Striking Frozen II an Emotionally Mature Sequel
I was a little leery when Disney announced they were making a sequel to their 2013 smash Frozen. That female-driven musical adventure hit all the right notes and had one of the better climaxes of any of the studio’s animated classics going all the way back to their first motion picture, 1937’s Snow White and the Seven Dwarfs. It offered up a rousing conclusion that didn’t require the damsel in the distress to be saved by a dashing prince. The film celebrated sisterhood and in the process showed how selfless love could triumph over evil stating that acceptance, understanding and forgiveness were universal forces for change deserving of being embraced without hesitation.
Thankfully Frozen II doesn’t mitigate, lessen or belittle any of the first film’s achievements. Instead, returning directors Jennifer Lee (who also crafted the finished screenplay) and Chris Buck continue the story of Arendelle sisters Queen Elsa (voiced by Idina Menzel) and Princess Anna (Kristen Bell) with gently confident authority. The characters are granted the opportunity to grow and evolve in ways that are richly complex, allowing them to go in separate directions while still gallantly supporting one another as they march into the unknown hand-in-hand. It is a sequel that exists to tell its own individual story and not just ride on the Oscar-winning coattails of its predecessor, watching it a continual joy that filled my heart with glee.
I don’t want to say a lot about the plot. Even though there is a central mystery at the heart of the story, it isn’t like I’m too worried about spoiling any of the many twists or turns. I don’t want to say anything because I just feel that this ends up being a movie I want audiences to experience with as little knowledge in regards to what ends up happening as possible. The surprises are in the many ways the relationships between the characters evolve, and not just with Elsa and Anna, but also with woodsman Kristoff (Jonathan Groff), pint-sized snowman Olaf (Josh Gad) and reindeer Sven as well. It is on their interactions Lee centers the script on, watching them all take shape in such a multifaceted and emotionally nuanced fashion a delectable treat I couldn’t help but savor.
This is a darker story, definitely more mature, and I can in some ways see how a few parents might be initially worried their smaller children might be frightened by some of what happens to Elsa and Anna or that they don’t understand some of the adult themes Lee and Buck choose to emphasize. I cannot say I feel the same. I’ve always believed younger children deserve to be challenged and shouldn’t be talked down to. Many of my favorite films as a wide-eyed kid included works like The Black Stallion, Dragonslayer, The Black Hole, Something Wicked This Way Comes and Watership Down, all of which feature moments of uncertainty and darkness that, for a youngster, could feel a little bit terrifying. But I was able to navigate through that fear and I believe doing so gave me a greater understanding of a handful of life’s complexities I maybe wouldn’t have pondered otherwise, and I treasure the fact my parents trusted I would be able to do just that.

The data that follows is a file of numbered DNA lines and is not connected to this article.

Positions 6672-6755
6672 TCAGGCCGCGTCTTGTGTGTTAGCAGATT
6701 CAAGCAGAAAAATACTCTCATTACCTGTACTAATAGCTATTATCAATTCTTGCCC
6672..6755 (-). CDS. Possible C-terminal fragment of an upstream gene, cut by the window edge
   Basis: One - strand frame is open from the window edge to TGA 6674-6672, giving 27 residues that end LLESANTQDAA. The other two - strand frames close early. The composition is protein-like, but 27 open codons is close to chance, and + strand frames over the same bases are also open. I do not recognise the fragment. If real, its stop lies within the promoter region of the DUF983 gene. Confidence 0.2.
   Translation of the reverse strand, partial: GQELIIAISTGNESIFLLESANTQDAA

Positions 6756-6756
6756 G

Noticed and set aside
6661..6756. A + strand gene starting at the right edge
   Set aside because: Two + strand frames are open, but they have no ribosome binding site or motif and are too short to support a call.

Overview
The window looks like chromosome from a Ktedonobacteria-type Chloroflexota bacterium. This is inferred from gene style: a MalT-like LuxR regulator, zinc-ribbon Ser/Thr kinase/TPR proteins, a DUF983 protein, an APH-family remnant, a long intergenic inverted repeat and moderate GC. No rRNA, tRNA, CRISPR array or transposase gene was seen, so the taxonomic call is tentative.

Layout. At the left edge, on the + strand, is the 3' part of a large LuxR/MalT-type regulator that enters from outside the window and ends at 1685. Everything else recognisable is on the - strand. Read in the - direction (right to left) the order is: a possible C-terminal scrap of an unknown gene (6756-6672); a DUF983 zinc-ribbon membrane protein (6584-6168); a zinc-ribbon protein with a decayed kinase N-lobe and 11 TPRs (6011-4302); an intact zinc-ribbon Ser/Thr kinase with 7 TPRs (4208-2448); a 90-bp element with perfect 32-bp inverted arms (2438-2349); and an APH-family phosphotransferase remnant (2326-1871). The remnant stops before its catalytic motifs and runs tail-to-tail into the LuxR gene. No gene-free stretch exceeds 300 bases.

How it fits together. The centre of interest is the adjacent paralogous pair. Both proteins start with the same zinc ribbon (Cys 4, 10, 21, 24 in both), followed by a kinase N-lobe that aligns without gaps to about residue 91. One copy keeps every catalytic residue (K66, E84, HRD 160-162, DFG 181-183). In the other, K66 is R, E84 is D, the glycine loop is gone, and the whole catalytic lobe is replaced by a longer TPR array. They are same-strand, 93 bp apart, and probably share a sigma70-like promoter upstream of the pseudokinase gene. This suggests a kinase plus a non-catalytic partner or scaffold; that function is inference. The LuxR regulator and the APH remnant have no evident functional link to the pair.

What I will get slightly annoyed with, and this somewhat shocks me, is the music. Don’t misunderstand; I think all of the songs are pretty great. My problem is that, unlike the first film, some of them don’t seem to fit comfortably inside the narrative. Groff gets an ’80s-style power ballad that both knocked my socks off while it also left me more than a wee bit horrified, while a certifiably bizarre little ditty featuring Gad (but soon involves almost the entire cast) is a bit of psychedelic whimsical silliness that hit me as being weird only for the sake of being weird. But Elsa’s big number “Into the Unknown” is well worth the wait, the song helping drive the narrative forward before finally ending with a jaw-dropper of a climax that left me shattered.
Will Frozen II strike the same chord with audiences as Frozen did back in 2013? That’s difficult to say. The vocal performances continue to be outstanding, the animation is as stunning as ever and most of the songs are ones I can easily imagine audiences singing aloud the choruses of as they leave the theatre. But it is a darker film, and many of the choices the characters make are decidedly adult and not always inherently comforting. Still, this is a strong, richly rewarding sequel that deftly builds on the themes introduced in the first film and brought to thrilling conclusion here. While not my favorite animated film of 2019 I still loved it one heck of a lot, Elsa and Anna timeless role models viewers of all races, genders and ages should happily want to emulate.